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Using Google Analytics Campaigns to Track Facebook Link PerformanceLuke
Your Facebook Page can provide a ton of traffic to your websites and blogs, but how can you accurately track the performance of that traffic?
I use Google Analytics to analyze the traffic my websites and blogs receive from my Facebook Pages and Facebook Ads.
In the example below, I will outline how I use Campaign URLs, URL parameters, and Campaign reports to get a full picture of the performance of the links I’m promoting.
Using Google Analytics
If you are not using Google Analytics on your websites, you are making a big mistake. Analytics is a free tool from Google that, according to Marketing Land, is used by 30-50 million websites.
Analytics provides you with a ton of data (more than you probably need) for the visitors who are going to your website.
I use Google Analytics on this blog as well as the main FPTraffic site to keep track of our daily, weekly, monthly, and yearly growth including the traffic we get from our Facebook Page and the ads I have running on Facebook to reengage visitors and members.
A few days ago, I started a retargeting campaign on Facebook using ads to educate users about our awesome WordPress scheduling tool. Here is how I did it.
Tracking an Analytics Campaign
Assuming you have Google Analytics installed on your website or blog, all you need to do to start tracking different link performance setups is to create a unique Campaign for each link.
That sounds complicated, but it’s very easy. In fact, Facebook has a tool you can use to create your link. You can find it here.
I will show you how you can track this information on Google Analytics below and it’ll make more sense then, but in order to build your link (URL), all you need to do is copy and paste your Website URL and then enter the 3 required fields:
- Campaign Source
- Campaign Medium
- Campaign Name
What you choose to use for your Source, Medium, and Name are up to you, but I will usually set mine up like this:
- Campaign Name – a name specifically about the article or link I am advertising. For example, I used re-wordpress above because it’s a retargeting campaign for the WordPress article on this blog.
- Campaign Medium – the medium I usually use is the name of the Ad Set. Again, people will differ based on how they want to set this up, but I’ve found this works well.
- Campaign Source – I keep this as facebook when promoting the link on Facebook. If I was going to run this same campaign on Google AdWords, I would change it to adwords.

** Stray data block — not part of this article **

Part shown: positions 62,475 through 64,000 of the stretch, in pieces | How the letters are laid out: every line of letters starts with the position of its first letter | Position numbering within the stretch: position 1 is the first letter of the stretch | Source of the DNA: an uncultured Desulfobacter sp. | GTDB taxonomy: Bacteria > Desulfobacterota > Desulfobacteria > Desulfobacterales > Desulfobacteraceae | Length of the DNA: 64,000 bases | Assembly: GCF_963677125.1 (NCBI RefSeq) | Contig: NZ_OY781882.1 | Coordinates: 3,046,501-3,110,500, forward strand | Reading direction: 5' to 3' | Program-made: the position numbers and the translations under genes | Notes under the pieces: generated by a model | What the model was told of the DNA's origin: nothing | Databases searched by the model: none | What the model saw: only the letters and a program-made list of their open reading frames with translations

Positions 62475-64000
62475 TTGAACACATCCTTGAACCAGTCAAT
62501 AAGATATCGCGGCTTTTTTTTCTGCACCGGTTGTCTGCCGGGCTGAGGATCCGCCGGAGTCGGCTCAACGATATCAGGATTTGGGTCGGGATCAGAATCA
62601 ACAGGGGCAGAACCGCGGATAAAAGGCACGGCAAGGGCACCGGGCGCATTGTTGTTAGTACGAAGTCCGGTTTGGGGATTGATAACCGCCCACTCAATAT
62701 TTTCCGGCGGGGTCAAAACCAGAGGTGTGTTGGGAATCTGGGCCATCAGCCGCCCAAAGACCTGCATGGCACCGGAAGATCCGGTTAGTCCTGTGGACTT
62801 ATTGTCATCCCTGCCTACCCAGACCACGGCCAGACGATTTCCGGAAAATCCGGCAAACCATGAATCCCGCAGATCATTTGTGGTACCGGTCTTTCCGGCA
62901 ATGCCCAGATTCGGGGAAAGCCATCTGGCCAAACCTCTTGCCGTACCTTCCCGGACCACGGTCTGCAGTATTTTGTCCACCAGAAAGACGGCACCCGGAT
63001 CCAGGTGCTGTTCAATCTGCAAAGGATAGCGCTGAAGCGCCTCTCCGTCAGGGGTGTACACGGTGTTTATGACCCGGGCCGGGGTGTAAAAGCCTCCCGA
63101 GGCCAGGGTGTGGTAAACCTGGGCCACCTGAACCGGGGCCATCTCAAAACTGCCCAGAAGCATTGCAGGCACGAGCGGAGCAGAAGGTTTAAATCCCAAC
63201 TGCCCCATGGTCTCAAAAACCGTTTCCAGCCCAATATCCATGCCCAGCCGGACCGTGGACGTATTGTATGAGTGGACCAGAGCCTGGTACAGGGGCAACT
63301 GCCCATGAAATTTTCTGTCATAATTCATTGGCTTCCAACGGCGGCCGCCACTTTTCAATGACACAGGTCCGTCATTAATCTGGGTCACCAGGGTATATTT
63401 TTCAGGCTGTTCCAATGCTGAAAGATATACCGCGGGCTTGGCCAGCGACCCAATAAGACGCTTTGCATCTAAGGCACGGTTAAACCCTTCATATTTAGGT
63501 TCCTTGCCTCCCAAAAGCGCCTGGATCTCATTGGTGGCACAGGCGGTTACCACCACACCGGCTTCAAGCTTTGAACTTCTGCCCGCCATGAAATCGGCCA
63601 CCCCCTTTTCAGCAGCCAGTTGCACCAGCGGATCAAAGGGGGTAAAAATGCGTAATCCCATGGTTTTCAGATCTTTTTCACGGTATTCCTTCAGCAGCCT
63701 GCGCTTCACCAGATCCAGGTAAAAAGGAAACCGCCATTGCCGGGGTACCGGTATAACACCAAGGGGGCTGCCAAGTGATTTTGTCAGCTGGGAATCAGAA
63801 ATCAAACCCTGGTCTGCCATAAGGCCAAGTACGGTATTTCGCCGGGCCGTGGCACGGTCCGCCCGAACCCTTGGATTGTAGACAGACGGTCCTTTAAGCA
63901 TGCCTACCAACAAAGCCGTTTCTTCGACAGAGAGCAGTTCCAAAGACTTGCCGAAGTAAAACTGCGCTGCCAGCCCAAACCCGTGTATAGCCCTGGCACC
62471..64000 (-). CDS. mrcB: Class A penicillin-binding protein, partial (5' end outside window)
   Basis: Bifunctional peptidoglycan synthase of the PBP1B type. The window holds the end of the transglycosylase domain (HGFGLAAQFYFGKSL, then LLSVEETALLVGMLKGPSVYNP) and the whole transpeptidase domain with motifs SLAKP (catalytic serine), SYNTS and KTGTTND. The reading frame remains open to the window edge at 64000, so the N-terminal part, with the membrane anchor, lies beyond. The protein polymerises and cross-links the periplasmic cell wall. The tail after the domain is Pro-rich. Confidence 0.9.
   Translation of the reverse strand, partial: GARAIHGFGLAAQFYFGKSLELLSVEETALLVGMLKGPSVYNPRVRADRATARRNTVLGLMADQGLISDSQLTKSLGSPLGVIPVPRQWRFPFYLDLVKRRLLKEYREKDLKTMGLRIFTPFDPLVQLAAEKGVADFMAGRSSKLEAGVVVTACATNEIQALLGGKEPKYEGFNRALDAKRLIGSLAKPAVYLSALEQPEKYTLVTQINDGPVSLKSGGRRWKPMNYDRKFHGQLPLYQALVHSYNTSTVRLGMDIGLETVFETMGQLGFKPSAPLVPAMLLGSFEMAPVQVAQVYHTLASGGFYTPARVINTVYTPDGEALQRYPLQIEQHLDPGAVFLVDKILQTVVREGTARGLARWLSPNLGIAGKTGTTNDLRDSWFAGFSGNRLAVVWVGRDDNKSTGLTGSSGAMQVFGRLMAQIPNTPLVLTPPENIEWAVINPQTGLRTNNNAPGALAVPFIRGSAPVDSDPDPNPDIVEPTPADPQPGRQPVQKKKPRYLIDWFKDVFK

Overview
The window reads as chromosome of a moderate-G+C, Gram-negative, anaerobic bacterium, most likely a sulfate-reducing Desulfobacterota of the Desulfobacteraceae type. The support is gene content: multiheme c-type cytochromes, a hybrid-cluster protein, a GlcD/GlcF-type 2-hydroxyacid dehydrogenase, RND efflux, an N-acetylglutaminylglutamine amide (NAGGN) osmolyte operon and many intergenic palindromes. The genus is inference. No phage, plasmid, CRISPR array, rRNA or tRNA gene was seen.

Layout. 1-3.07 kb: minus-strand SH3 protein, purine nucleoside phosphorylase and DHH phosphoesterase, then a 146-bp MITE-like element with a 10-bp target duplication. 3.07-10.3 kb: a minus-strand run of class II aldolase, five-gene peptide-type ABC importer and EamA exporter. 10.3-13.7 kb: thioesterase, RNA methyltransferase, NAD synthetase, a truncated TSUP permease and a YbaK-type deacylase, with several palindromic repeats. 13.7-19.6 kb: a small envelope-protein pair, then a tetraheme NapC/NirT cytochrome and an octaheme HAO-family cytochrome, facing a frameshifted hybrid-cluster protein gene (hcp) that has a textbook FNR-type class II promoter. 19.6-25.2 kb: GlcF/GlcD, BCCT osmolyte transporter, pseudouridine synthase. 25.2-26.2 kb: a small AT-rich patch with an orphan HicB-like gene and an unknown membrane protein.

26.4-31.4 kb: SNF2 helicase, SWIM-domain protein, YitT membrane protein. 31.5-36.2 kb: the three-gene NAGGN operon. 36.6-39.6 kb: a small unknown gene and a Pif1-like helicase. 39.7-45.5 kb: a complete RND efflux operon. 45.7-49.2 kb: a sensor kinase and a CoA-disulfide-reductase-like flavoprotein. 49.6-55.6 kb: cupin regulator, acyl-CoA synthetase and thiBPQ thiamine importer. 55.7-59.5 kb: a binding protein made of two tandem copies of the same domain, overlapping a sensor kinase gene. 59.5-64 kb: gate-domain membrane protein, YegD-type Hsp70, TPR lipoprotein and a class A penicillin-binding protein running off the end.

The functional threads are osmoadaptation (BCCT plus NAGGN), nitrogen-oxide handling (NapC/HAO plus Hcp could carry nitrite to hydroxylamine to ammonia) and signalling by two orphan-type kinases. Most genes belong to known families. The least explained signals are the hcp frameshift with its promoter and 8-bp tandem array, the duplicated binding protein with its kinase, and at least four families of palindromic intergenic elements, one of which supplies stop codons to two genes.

Once you’ve entered in at least those 3 required fields to help identify your link, click on Create URL and Facebook will generate your link for this particular campaign. Mine is:
Now, when I setup my ad in Facebook Ads, I can use that URL for this particular campaign retargeting FPTraffic users. You can also just copy/paste that URL into your Facebook Page or schedule the link to be posted to your Page using FPTraffic.
Setting URL Parameters
I use the Facebook Power Editor when creating ads and when I am setting up multiple ads for the same link, I use the URL Parameters option under Tracking when creating my ad.
You can create 1 ad post and then set it up with multiple variations of your campaign URL to track each Ad Set differently.
For example, with my WordPress post ad, I setup an Ad Set to retarget FPTraffic users and a different Ad Set retargeting PeerFly publishers with the same ad.
Then, in my Facebook Ads Reports, I can see which Ad Set is performing best.
As you can see from the screenshot above, my FPTraffic retargeted traffic is quite a bit cheaper than the PeerFly retargeted traffic. But, how can we see their performance in Google Analytics?
Viewing Campaign Statistics in Google Analytics
The reason we want to be able to analyze the traffic we’re receiving in Google Analytics and Facebook Ads is because there are certain metrics that may be more important than just cost per click.
With my campaign above trying to get users to read the article about using FPTraffic to automatically schedule WordPress posts, I want to get cheap clicks, but I also want to make sure that the people who are reading the article are also engaged with it. How much time are they spending reading the article? How many other pages on the blog do they view after reading the article? These are just two data points I can get from Google Analytics that I cannot get from Facebook Ads.
To view your campaign statistics on Google Analytics, simply open Analytics and then go to:
- View the overall campaign stats and then click on the campaign name (step 3 in the screenshot below) to view a breakdown of your Ad Sets for that campaign.
Here is an example:
When you click the campaign name you will be able to see a breakdown by source/medium, which we set as the Ad Set name.
As you can see from my example, the people I was retargeting with the PeerFly retargeting audience were viewing over 4 pages on every visit. They’re exploring this blog and hopefully finding all the content valuable.
Using the information provided above, it’s easy to see a pretty clear breakdown of the performance of each link. You can do this for any link you promote anywhere. Google Analytics makes it easy!
If you have any questions about using Google Analytics campaigns or Facebook Ads, please post them in the comments below or email me. I am happy to help! 🙂